Saturday, June 28, 2008

The Romantic Will At The End of Its Tether: Schopenhauer (2)

The previous selections from Schopenhauer's The World As Will And Idea (1819) were taken from Bk. 4, as are the following:

That all happiness is only of a negative, not a positive nature, that for this very reason happiness cannot be a lasting satisfaction and gratification, but always merely releases us from some pain or want which must be followed either by a new pain, or by languor, empty longing, and boredom: this is born out by art, that true mirror of the essence of the world and life; and it born out especially in literature. Every epic or dramatic poem can represent only a struggle, a striving and a fight for happiness, but can never present lasting and consummate happiness itself. It conducts its hero through a thousand difficulties and dangers to his destination; as soon as this is reached, poetry swiftly lets the curtain fall; for now there would be nothing left for but to show that the glittering goal in which the hero imagined he would find happiness had only teased him, too, and that after attaining it, he was no better off than before. Because true lasting happiness is not possible, it cannot be the subject of art....

Certainly human life, like all inferior merchandise, is embellished on the outside with a false lustre: suffering always hides itself away; on the other hand, everyone displays whatever pomp or splendour he can afford, and the less content he is in himself, the more he desires to appear fortunate in the opinion of others: to such lengths does folly go, and to gain the good opinion of others is a priority in everyone's endeavor, although the utter futility of this is expressed in the fact that in almost all languages vanity, vanitas,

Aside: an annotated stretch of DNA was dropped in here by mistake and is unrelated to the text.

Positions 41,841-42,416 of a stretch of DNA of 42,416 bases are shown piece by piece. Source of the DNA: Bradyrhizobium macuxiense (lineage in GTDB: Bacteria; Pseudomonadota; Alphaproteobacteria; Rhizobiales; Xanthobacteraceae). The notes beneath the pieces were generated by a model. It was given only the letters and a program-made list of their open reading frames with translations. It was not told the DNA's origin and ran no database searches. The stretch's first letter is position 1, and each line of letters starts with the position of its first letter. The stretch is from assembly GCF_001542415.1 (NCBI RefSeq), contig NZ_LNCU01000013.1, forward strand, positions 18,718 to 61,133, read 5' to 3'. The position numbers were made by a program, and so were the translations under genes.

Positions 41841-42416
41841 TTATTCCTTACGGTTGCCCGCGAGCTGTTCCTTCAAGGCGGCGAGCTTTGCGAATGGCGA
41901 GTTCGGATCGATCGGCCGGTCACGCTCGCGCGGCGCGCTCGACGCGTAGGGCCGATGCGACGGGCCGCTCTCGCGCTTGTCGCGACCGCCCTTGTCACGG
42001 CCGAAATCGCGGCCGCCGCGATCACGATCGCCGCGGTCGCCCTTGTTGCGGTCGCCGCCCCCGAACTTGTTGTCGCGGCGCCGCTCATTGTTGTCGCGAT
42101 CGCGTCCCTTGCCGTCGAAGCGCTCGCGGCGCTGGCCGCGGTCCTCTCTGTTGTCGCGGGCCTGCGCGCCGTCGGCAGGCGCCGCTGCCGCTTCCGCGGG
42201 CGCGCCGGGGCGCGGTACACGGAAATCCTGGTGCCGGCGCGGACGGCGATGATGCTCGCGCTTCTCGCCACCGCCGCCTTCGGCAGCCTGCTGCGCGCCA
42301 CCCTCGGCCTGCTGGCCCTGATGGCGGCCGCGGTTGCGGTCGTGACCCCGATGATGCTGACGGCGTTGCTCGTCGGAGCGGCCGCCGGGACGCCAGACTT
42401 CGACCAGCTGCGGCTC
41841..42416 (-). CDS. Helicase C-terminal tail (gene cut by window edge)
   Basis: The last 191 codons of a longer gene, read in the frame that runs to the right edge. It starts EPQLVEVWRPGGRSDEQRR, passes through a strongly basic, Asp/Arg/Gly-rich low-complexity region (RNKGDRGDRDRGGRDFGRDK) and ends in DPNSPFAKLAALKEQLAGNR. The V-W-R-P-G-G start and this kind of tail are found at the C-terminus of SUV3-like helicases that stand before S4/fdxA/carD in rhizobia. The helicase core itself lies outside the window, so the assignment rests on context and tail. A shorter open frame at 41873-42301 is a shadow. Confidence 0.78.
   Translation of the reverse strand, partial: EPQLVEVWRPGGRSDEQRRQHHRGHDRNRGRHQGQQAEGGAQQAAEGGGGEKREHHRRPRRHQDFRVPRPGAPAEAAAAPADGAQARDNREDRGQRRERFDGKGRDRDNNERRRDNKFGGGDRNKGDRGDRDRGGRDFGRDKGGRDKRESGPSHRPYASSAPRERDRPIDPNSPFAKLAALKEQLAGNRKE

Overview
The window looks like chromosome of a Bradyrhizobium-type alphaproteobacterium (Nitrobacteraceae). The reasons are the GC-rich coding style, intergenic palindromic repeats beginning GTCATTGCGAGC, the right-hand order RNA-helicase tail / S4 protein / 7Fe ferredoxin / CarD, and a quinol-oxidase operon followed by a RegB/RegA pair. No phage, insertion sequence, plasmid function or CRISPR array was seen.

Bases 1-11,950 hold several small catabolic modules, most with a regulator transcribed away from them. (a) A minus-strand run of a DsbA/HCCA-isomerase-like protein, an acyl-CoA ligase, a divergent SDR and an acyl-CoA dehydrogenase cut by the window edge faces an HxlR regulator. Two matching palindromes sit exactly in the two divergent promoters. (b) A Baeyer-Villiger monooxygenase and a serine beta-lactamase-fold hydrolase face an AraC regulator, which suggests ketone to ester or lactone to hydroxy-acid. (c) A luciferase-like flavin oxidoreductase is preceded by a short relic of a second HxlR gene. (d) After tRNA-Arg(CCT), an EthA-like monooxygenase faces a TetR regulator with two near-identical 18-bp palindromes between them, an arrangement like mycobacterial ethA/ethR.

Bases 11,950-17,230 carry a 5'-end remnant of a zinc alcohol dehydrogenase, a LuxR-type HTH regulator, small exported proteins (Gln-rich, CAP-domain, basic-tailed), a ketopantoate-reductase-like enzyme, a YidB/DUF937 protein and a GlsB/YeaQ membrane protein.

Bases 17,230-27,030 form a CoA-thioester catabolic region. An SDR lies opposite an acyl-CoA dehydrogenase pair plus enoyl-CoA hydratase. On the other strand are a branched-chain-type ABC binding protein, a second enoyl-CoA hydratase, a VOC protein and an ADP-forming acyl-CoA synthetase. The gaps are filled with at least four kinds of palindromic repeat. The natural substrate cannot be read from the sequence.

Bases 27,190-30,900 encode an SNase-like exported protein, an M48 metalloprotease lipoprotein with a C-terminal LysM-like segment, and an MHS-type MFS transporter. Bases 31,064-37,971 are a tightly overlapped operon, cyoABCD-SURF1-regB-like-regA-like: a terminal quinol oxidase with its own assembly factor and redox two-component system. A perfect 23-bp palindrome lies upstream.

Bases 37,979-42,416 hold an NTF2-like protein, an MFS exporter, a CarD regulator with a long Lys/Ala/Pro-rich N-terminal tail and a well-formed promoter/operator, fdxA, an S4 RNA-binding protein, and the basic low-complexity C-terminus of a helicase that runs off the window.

originally means 'emptiness' and 'nothingness'....

Everyone looks upon his own death as upon the end of the world, while he accepts the death of his own acquaintances as a matter of comparative indifference, if he is not in some way personally concerned in it... La Rochefoucauld understood this better than anyone, and represented it in the the abstract. [La Rochefoucauld said, "Fortunately, we all have the courage to endure the misfortunes of others." My note.] We see it both in the history of the world and in our own experience. But it appears most distinctly of all when any crowd of people is released from all law and order; then we are shown at once the war of all against all which Hobbes has so well described... We see not only how everyone tries to seize from someone else what he wants himself, but how often one will destroy the whole happiness or life of another in pursuit of an insignificant increase in his own well-being.

(To be continued)

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